- James Walker, ESPN Staff Writer
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DAVIE, Fla. -- The Miami Dolphins are trying to operate this week as though it's business as usual. However, this is not a normal week, with NFL investigators at the team facility asking questions about the Richie Incognito-Jonathan Martin bullying scandal.
Several players spoke about the situation after practice Tuesday. NFL lead investigator Ted Wells began interviewing people within the organization Monday, and that will continue throughout the week.
The league is trying to get to the bottom of harassment allegations made by Martin toward Incognito and other teammates.
"I think it's probably 10 minutes, 15 minutes for each person," wide receiver Mike Wallace said. "So for a big situation like this, I don't think it's too much. I don't think it's one guy getting interviewed for two hours. I don't think it's that bad.
"Ten minutes won't hurt anybody. Just get it over with, put it behind us, and hopefully we won't have to come back to it again."
As of Tuesday afternoon, Wallace said he wasn't interviewed. But there is certainly a chance. The investigators are in South Florida to get as many perspectives from the Dolphins as possible.
"I only knew the guy for, like, five months before anything happened. Everything seemed fine to me," Wallace said. "So I don't really have anything to say. If they ask me, I will definitely tell them that. But I don't have too much information, so I'm not a good interview."
Receiver Brian Hartline has been one of several Dolphins players vocal about the Incognito-Martin situation over the past two weeks. That may have put Hartline on Wells' list of interviewees.
"I would call it a first, that's for sure," Hartline said of the situation. "But I get interviewed all the time from you guys. So I'm not going to treat it any different."
The NFL is trying to work around the Dolphins' schedule this week in order for players not to miss practice time or meetings. Still, it's a distraction that continues to loom over the team.
"I haven't had to carve out any time yet," left tackle Bryant McKinnie said. "I'm sure I will. But I'm sure they won't need me for a long period of time because I was only here six days prior [to Martin leaving]."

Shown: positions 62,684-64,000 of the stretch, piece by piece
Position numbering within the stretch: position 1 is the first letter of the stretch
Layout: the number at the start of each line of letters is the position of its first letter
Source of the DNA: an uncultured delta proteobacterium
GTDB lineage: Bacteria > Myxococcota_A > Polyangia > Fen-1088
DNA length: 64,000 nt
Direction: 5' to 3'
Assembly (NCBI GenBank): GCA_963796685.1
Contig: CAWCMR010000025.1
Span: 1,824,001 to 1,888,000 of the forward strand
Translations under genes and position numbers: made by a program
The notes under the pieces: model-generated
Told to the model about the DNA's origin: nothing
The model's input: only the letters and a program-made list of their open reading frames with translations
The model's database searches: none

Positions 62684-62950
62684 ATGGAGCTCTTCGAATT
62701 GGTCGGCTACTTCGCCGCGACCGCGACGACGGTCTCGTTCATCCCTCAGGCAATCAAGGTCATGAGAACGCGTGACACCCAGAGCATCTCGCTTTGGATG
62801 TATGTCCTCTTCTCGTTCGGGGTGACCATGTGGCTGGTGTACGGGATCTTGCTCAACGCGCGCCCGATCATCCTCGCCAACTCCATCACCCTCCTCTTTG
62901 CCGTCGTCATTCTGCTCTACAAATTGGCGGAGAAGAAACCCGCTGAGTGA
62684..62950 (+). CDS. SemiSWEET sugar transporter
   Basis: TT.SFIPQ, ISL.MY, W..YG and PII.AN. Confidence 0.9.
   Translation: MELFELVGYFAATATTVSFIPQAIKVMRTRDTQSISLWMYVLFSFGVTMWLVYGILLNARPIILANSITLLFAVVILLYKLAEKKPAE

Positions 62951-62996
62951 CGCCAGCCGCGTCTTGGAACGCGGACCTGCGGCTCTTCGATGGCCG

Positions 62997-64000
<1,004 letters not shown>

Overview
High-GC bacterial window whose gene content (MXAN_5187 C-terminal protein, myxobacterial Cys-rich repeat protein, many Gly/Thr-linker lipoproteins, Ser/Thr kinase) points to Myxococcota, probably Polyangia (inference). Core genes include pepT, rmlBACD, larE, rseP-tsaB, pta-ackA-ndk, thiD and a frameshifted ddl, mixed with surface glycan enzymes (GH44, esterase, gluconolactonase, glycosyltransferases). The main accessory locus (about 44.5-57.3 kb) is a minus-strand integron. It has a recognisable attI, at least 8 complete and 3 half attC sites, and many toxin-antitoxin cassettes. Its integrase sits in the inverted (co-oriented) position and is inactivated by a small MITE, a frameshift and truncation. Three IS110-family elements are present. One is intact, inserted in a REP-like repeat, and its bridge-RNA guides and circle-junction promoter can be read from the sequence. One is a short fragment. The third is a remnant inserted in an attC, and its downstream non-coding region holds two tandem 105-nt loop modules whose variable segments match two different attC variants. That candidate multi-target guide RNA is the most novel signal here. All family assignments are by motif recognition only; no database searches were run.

One key member of the Dolphins who will be interviewed this week is offensive line coach Jim Turner. ESPN reported that Turner is a "person of interest" to the NFL.
Turner, who has a military background, is known to be a yeller and screamer with players. The NFL will be investigating whether Turner crossed the line with Martin.
Several Dolphins players came to Turner's defense Tuesday.
"He hasn't changed his demeanor, and we haven't changed our demeanor toward him," Hartline said. "Let's put it this way: If I had a tentative O-line coach, I would not want him coaching my O-line. Anyone in the locker room knows that, what O-line coaches are made of. You would not want a tentative, scared, shy O-line coach."
Added McKinnie, "We have his back as offensive linemen. … A lot of pressure is on him through this situation."
The league's inquiries will continue Wednesday. Miami (5-5) will host the Carolina Panthers (7-3) on Sunday.
Also, a Washington lawyer retained by the NFLPA is launching a separate investigation into issues of workplace safety with the Dolphins, a person with knowledge of the situation told USA Today Sports on Tuesday.
According to the report, Richard Smith -- the NFLPA's lead outside counsel during the New Orleans Saints bounty investigation --- intends to interview witnesses and examine team management's role in alleged abuse that led to Martin's departure from the Dolphins.